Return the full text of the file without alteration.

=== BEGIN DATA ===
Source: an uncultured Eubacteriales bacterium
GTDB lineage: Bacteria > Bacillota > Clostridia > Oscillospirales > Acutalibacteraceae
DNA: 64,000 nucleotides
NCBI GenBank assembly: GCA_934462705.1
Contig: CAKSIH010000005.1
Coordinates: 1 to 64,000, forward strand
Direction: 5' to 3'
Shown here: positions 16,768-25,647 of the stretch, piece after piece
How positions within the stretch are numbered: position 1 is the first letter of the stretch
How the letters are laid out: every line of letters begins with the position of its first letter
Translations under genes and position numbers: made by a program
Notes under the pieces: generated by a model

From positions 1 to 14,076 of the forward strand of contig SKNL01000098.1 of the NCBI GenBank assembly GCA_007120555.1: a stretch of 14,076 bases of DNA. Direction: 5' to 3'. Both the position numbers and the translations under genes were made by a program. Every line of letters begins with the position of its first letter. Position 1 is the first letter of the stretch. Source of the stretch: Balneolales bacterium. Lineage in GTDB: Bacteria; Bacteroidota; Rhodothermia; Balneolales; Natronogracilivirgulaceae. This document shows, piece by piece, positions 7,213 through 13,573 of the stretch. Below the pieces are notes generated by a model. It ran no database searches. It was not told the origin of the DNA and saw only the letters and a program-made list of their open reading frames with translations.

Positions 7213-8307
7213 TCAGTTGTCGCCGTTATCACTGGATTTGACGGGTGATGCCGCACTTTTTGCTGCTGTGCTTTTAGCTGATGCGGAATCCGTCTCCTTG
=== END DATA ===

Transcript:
Source: an uncultured Eubacteriales bacterium
GTDB lineage: Bacteria > Bacillota > Clostridia > Oscillospirales > Acutalibacteraceae
DNA: 64,000 nucleotides
NCBI GenBank assembly: GCA_934462705.1
Contig: CAKSIH010000005.1
Coordinates: 1 to 64,000, forward strand
Direction: 5' to 3'
Shown here: positions 16,768-25,647 of the stretch, piece after piece
How positions within the stretch are numbered: position 1 is the first letter of the stretch
How the letters are laid out: every line of letters begins with the position of its first letter
Translations under genes and position numbers: made by a program
Notes under the pieces: generated by a model

From positions 1 to 14,076 of the forward strand of contig SKNL01000098.1 of the NCBI GenBank assembly GCA_007120555.1: a stretch of 14,076 bases of DNA. Direction: 5' to 3'. Both the position numbers and the translations under genes were made by a program. Every line of letters begins with the position of its first letter. Position 1 is the first letter of the stretch. Source of the stretch: Balneolales bacterium. Lineage in GTDB: Bacteria; Bacteroidota; Rhodothermia; Balneolales; Natronogracilivirgulaceae. This document shows, piece by piece, positions 7,213 through 13,573 of the stretch. Below the pieces are notes generated by a model. It ran no database searches. It was not told the origin of the DNA and saw only the letters and a program-made list of their open reading frames with translations.

Positions 7213-8307
7213 TCAGTTGTCGCCGTTATCACTGGATTTGACGGGTGATGCCGCACTTTTTGCTGCTGTGCTTTTAGCTGATGCGGAATCCGTCTCCTTG